CHAPTER ONE INTRODUCTION 
1.1 BACKGROUND
1.2 PERSONAL BACKGROUND
1.3 RESEARCH FINDINGS
1.4 UNDERSTANDING PROBLEM GAMBLING
1.5 OBJECTIVES OF THIS STUDY
1.6 CONCLUSION
CHAPTER TWO RESEARCH METHODOLOGY 
2.1 RESEARCH METHODS
2.2 METHODOLOGICAL UNFOLDING OF THE STUDY
2.3 AUTO-ETHNOGRAPHY
2.4 CONCLUSION
CHAPTER THREE PERSONAL DISPOSITION IN PROBLEM AND PATHOLOGICAL GAMBLING 
3.1 PROBLEM GAMBLING AS A MULTIFACETED BEHAVIOUR
3.2 TYPE I – THE BIOLOGICAL VULNERABLE GAMBLER
3.3 TYPE II – THE EMOTIONAL VULNERABLE GAMBLER
3.4 TYPE III – THE CODEPENDENT VULNERABLE GAMBLER
3.5 TYPE IV – THE PSYCHOSOCIAL VULNERABLE GAMBLER
3.6 CONCLUSION
CHAPTER FOUR SITUATIONAL AND STRUCTURAL DETERMINANTS OF GAMBLING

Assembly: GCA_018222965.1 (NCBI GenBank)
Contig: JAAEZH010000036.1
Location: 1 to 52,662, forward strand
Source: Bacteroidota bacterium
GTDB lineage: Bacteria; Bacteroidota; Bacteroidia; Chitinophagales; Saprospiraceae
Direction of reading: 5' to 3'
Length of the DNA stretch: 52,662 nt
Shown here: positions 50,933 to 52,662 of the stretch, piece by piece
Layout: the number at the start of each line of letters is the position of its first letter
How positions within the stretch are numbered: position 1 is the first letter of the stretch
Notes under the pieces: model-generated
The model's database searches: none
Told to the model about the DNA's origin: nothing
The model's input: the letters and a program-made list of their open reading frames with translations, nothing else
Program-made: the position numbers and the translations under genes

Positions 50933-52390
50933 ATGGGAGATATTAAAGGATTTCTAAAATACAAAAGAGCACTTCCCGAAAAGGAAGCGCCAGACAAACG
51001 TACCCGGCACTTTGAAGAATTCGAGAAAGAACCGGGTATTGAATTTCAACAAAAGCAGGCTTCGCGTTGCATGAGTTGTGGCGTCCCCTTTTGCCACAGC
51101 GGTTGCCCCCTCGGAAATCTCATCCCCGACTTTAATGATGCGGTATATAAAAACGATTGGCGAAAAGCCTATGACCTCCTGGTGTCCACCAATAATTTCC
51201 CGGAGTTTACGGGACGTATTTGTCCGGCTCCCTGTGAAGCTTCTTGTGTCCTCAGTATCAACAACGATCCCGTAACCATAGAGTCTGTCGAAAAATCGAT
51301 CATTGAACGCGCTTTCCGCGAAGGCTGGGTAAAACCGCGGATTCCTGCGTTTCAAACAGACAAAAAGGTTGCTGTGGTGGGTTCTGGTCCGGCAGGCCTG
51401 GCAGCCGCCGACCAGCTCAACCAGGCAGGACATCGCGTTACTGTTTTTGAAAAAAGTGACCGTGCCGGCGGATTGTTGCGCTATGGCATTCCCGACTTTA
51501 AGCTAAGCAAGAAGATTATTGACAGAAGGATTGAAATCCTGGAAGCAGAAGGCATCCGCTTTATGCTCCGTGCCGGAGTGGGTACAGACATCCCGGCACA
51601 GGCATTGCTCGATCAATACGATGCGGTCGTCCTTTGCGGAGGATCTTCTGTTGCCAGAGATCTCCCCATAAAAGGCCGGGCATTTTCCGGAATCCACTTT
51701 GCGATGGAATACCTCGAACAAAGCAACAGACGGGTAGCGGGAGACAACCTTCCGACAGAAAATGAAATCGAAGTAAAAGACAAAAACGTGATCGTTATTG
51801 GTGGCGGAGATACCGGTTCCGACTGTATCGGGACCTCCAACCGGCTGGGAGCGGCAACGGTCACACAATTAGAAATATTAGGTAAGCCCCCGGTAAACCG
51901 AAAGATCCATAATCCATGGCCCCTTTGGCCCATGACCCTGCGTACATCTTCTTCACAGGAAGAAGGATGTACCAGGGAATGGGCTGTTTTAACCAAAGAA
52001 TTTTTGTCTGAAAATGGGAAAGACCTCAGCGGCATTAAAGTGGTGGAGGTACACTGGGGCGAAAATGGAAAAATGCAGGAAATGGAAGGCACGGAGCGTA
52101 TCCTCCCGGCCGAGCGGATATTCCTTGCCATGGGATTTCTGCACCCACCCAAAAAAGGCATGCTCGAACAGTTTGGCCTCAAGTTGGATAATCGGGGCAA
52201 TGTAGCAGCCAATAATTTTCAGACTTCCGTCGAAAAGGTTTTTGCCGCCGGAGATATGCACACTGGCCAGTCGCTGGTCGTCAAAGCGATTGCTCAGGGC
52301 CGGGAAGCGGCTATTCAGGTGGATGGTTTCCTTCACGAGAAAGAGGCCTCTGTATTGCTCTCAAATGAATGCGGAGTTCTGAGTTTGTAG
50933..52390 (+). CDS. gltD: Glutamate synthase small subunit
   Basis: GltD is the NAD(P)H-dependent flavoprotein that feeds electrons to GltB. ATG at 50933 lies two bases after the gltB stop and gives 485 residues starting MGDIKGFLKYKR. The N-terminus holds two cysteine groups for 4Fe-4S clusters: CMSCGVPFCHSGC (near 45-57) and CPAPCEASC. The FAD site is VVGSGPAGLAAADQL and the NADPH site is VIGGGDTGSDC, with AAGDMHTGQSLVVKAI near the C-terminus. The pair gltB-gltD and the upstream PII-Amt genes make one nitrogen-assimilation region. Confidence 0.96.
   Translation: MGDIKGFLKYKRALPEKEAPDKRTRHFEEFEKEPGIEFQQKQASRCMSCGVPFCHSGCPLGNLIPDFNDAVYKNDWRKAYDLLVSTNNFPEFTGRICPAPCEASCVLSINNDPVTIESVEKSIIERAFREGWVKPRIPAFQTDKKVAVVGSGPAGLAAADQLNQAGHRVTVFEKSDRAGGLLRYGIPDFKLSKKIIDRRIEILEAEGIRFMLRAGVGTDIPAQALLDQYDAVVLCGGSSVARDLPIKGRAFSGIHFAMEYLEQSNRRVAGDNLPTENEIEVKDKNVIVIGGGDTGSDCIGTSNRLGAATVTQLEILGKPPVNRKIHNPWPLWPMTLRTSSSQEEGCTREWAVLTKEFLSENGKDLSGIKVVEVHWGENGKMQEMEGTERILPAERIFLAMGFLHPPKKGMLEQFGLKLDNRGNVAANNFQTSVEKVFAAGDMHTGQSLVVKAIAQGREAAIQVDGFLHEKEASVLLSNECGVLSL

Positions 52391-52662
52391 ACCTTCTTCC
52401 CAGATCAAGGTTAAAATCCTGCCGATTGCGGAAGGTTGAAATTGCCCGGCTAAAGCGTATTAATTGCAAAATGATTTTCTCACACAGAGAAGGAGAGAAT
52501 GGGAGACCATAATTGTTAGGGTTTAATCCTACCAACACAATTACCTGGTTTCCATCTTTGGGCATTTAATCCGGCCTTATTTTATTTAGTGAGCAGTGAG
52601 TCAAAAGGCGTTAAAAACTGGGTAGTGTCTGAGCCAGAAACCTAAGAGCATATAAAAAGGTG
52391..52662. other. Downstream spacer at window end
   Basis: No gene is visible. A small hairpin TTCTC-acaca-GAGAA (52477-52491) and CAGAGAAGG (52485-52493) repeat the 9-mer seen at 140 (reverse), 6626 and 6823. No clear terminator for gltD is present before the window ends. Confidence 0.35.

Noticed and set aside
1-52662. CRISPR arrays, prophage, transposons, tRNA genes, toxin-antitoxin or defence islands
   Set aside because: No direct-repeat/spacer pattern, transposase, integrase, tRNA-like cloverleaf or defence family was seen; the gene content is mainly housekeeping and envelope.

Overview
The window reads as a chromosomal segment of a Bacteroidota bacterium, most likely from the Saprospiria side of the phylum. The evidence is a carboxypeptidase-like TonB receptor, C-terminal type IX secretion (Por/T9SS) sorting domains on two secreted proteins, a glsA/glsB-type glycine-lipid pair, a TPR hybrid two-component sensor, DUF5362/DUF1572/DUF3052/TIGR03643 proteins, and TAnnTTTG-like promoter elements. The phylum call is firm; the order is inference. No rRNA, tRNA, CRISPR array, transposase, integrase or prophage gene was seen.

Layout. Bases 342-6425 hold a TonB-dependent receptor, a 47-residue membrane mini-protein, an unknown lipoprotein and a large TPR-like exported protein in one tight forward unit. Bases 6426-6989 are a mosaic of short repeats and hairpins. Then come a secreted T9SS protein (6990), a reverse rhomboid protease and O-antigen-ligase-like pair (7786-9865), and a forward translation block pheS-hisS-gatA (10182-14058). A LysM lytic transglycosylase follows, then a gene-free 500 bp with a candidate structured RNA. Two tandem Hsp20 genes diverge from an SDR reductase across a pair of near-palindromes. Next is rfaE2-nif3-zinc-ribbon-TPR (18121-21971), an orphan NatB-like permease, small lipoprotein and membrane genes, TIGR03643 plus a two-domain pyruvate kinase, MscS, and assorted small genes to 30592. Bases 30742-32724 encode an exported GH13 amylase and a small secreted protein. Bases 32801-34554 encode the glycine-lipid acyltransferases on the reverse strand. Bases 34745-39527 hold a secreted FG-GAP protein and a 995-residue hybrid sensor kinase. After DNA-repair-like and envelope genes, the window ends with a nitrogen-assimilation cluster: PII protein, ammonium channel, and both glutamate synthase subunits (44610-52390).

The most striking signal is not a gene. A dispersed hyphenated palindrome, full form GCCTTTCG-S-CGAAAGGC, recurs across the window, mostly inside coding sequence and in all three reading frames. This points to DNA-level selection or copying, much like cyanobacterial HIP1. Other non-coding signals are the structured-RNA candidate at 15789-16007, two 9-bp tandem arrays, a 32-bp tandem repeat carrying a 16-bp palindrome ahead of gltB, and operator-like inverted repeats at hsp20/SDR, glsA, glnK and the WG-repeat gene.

4.1 SITUATIONAL DETERMINANTS OF GAMBLING
4.2 STRUCTURAL DETERMINANTS OF GAMBLING
4.3 PSYCHO-STRUCTURAL INTERACTION IN GAMBLING
4.4 CONCLUSION
CHAPTER FIVE THE CYCLE OF PROBLEM GAMBLING 
5.1 THE CYCLE OF PROBLEM GAMBLING
5.2 THE WINNING/INTRODUCTORY PHASE (apparent/impaired control)
5.3 THE LOSING PHASE (poor control – problem gambling developing)
5.4 THE CHASING PHASE (loss of control – gambling problem
developed)
5.5 THE ADDICTIVE PHASE (absence of control (compulsion) –pathological gambling)
5.6 DISTORTED SENSE OF SELF
5.7 THE ESCAPE PHASE
5.8 THE DEVELOPMENT OF A DISTORTED REALITY WITH CHARACTER AND COPING
5.9 CONCLUSION
CHAPTER SIX TREATMENT CONSIDERATIONS 
6.1 INTRODUCTION
6.2 BIOPSYCHOSOCIAL ASSESSMENT IN TREATMENT
6.3 STAGE-CHANGE MATCHING IN THE TREATMENT OF GAMBLING ADDICTION
6.4 COMPONENTS OF TREATMENT IN PROBLEM AND PATHALOGICAL GAMBLING
6.5 CONCLUSION
CHAPTER SEVEN HENRY: A BIOLOGICAL VULNERABLE GAMBLER 
7.1 INTRODUCTION
7.2 HENRY’S STORY